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Downed Runner

Condition: A downed runner or collapsed athlete is a participant who cannot stand or walk without help either during an endurance athletic event or at the completion of the event.

Background: More than 500,000 athletes participated in marathons in the United States in 2011, and exercise-associated collapse is the most common medical problem during these events. This type of exercise-associated collapse may be caused by numerous underlying conditions, including cardiovascular problems, temperature-related illness, electrolyte imbalance, asthma or allergy, muscle cramps, injury of muscle/bone, or seizures.

Risk Factors: Although cardiac fatalities are rare, the incidence increases with longer distance events. Other risk factors for collapse include illness such as heart disease, medications, inadequate training, warmer temperatures, increased humidity, concurrent illness, excessive water intake, inadequate water intake, weight gain, a race time of greater than 4 hours, and low body mass index.

History and Symptoms: The presenting symptoms of the downed runner vary depending upon the underlying cause of the collapse. In addition to collapse, the symptoms may include headache, dizziness, weakness, moist skin, rapid or slow heart rate, altered mental status, seizures, shivering, decreased or difficulty breathing, nausea, muscle cramping, lightheadedness, itching, hives, chest tightness, muscle pain, and swelling.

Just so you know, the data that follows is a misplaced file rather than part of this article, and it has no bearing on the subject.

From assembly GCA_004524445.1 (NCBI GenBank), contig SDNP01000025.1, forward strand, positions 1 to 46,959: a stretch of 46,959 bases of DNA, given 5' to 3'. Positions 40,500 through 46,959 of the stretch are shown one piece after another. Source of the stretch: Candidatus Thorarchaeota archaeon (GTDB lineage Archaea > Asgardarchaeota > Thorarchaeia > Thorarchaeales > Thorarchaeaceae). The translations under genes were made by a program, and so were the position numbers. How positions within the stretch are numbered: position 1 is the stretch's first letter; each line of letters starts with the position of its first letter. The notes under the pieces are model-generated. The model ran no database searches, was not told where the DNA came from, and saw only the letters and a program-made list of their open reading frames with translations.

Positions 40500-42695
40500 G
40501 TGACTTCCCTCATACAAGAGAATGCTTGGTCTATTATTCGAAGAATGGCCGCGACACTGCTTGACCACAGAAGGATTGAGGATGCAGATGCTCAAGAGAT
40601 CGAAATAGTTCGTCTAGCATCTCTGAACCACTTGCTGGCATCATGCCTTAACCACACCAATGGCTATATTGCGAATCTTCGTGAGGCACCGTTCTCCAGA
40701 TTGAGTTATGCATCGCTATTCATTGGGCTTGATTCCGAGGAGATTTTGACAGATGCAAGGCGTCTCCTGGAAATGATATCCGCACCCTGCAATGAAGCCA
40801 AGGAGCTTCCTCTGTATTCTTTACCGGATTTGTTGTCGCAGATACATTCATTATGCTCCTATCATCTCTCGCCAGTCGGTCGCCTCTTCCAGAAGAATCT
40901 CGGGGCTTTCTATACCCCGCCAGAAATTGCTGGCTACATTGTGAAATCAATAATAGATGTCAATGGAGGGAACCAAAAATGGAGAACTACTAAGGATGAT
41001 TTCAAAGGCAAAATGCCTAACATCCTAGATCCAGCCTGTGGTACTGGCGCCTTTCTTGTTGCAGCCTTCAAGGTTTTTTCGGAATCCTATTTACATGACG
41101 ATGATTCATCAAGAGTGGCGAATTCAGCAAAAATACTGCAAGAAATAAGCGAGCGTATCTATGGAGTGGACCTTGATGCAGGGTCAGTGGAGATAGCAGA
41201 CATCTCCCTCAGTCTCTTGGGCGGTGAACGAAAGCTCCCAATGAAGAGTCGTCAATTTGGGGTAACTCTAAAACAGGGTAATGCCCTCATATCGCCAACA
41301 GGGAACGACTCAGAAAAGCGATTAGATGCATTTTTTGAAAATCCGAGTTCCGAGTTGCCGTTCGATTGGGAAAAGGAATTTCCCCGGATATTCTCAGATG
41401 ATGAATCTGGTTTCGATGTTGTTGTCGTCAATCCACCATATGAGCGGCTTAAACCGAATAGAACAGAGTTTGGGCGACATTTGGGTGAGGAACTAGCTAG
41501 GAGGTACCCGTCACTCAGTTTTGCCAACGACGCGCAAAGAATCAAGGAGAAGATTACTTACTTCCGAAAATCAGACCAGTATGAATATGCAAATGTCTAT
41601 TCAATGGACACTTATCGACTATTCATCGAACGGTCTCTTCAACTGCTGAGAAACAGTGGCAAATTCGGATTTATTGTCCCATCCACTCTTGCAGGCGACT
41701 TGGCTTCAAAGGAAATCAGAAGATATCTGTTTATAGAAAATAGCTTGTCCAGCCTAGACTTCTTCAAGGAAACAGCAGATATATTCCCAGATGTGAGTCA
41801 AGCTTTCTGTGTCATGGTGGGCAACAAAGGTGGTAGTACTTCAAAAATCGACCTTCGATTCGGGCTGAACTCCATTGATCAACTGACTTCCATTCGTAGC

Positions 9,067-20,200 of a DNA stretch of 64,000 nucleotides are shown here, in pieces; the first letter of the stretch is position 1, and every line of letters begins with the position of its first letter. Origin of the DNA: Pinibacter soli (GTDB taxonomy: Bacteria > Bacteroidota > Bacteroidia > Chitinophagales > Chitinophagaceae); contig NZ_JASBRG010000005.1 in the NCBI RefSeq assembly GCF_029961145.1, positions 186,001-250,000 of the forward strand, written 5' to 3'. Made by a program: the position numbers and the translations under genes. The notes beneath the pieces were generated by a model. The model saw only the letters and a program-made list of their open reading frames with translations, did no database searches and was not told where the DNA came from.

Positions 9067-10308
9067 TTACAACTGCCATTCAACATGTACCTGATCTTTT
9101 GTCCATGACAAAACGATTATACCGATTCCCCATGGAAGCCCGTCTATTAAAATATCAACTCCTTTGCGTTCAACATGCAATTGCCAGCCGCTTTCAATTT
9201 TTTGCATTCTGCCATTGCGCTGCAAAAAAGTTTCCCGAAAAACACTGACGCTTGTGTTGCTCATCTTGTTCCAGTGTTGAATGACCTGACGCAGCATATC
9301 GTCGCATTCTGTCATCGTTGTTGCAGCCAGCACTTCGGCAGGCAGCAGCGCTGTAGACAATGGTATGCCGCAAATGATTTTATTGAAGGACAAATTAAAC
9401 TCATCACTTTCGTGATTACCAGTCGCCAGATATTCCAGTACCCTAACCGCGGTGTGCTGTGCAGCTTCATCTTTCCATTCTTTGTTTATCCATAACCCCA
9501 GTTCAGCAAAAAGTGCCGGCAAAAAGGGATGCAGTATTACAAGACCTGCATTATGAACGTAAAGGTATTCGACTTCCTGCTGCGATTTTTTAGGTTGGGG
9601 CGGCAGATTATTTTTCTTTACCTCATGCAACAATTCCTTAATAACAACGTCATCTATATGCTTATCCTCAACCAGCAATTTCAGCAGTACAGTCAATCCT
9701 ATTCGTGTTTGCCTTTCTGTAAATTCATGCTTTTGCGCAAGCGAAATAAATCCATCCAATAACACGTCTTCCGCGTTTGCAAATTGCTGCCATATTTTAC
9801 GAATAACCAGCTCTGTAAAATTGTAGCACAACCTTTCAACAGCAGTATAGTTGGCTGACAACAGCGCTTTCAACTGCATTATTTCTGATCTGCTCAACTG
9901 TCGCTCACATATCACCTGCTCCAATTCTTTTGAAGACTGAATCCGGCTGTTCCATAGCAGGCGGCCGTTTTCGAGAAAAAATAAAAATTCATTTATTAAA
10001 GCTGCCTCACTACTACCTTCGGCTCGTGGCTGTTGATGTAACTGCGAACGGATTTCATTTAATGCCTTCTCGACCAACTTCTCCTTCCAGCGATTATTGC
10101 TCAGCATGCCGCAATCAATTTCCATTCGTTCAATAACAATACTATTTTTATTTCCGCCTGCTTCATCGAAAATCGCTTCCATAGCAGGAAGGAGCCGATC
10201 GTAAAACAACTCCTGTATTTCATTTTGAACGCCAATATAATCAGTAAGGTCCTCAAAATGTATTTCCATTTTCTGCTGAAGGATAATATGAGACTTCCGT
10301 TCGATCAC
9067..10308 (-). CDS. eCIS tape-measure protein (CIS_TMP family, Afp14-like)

Physical Exam: The physician covering a running event will perform a physical exam to address life-threatening issues, such as consciousness, breathing, heartbeat, bleeding, or broken bones. Then, the underlying medical conditions can be assessed. The physician will focus on the vital signs, such as temperature, blood pressure, heart rate, and oxygen levels, as well as breathing rate and sounds, alertness, balance, speech, muscle strength, and reflexes.

Diagnostic Process: Blood or urine tests for sodium and sugar levels, hydration, or kidney function may be performed. X-rays, MRIs, or ultrasounds may be used to diagnose injuries upon transfer to the hospital. An ECG can be used in the case of abnormal heart rhythms.

Rehab Management: Management will depend on the underlying cause of collapse in the downed runner. Following stabilization, athletes will be moved to a medical tent for further treatment and then either sent home or transferred to a hospital for additional tests or treatment.

Other Resources for Patients and Families: Many long-distance races have race expos at packet pick-up, providing a good time for medical staff to inform athletes about preventive strategies to avoid serious medical problems. On-line resources are also available for training and injury/illness prevention for recreational athletes.

 

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